I think the distinction between primary and secondary language-learning is a distinction that reduces and obscures the realities of what is entailed in language-learning. Yes, it is true that if you already have language-proficiency in one language, you can draw on your knowledge to make sense of the language you are learning (i.e. translate) and it is also true that habits of thought generated in one language can interfere in the learning of conflicting modes of expression. However, who is to say that children learning language for the first time do not experience similar conflicts with cognitive habits they have developed pre-lingually?
The big difference between pre-lingual and post-lingual language learning, imo, is pre-lingual children are under constant pressure to relinquish the expectation of being catered to like a baby, which is a major encouragement to achieve language abilities that will help them solicit help that is refused when they just cry and throw tantrums. Adults cry and throw tantrums with regards to any kind of learning, not just language-learning - but they do so by insisting on relying on already-acquired proficiencies, such as a "mother-tongue" or English in which they are fluent.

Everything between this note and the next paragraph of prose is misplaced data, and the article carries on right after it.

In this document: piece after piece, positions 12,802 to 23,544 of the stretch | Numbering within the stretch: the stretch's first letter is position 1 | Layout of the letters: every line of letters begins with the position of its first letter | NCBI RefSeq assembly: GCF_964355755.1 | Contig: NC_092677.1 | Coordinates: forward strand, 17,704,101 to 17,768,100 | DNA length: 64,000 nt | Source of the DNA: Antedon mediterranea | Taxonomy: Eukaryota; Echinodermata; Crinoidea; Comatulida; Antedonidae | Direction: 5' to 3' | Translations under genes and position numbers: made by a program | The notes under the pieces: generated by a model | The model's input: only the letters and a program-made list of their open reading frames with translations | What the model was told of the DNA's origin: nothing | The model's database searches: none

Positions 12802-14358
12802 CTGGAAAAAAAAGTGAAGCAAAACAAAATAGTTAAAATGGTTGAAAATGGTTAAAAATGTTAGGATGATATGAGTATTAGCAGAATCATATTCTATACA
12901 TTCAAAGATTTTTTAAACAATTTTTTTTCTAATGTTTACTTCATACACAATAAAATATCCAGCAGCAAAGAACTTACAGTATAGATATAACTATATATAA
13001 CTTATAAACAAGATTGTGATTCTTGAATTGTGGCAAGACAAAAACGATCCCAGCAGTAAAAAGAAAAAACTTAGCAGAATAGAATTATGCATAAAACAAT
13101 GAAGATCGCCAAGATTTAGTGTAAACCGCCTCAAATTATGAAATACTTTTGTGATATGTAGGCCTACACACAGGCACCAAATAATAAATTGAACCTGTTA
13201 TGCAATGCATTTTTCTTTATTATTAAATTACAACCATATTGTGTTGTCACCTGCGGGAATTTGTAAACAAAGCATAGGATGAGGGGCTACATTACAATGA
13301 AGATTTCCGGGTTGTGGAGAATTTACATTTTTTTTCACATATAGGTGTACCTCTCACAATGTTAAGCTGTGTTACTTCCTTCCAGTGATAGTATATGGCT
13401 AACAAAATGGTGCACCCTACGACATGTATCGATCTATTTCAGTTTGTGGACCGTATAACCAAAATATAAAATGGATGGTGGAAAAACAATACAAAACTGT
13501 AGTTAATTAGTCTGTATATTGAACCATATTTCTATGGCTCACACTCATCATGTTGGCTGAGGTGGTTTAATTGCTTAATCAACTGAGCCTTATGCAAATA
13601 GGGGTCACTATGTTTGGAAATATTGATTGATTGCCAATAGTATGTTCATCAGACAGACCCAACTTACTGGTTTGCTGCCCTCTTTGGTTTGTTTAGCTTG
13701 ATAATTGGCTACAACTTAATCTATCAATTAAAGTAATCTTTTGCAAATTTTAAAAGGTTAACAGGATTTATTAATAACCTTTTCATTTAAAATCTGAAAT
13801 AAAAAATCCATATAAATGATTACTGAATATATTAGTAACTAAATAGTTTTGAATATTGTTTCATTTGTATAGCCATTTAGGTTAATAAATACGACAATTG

Also, since internet has evolved broadcasting and point-to-point communication to an advanced level with global range, "full-immersion" is no longer a plausible scenario, imo. Or rather, "full-immersion" can only happen by a concerted decision to avoid relying on any assistance-language, such as English. However, there's no reason why people couldn't discipline themselves to avoid switch between languages if they could tolerate the struggle involved with searching for ways to express things and understand others with limited comprehension and active proficiency.
In short, language-learning like any kind of learning is a question of practice and patience, as well as other participants willing to practice with the same level of patience.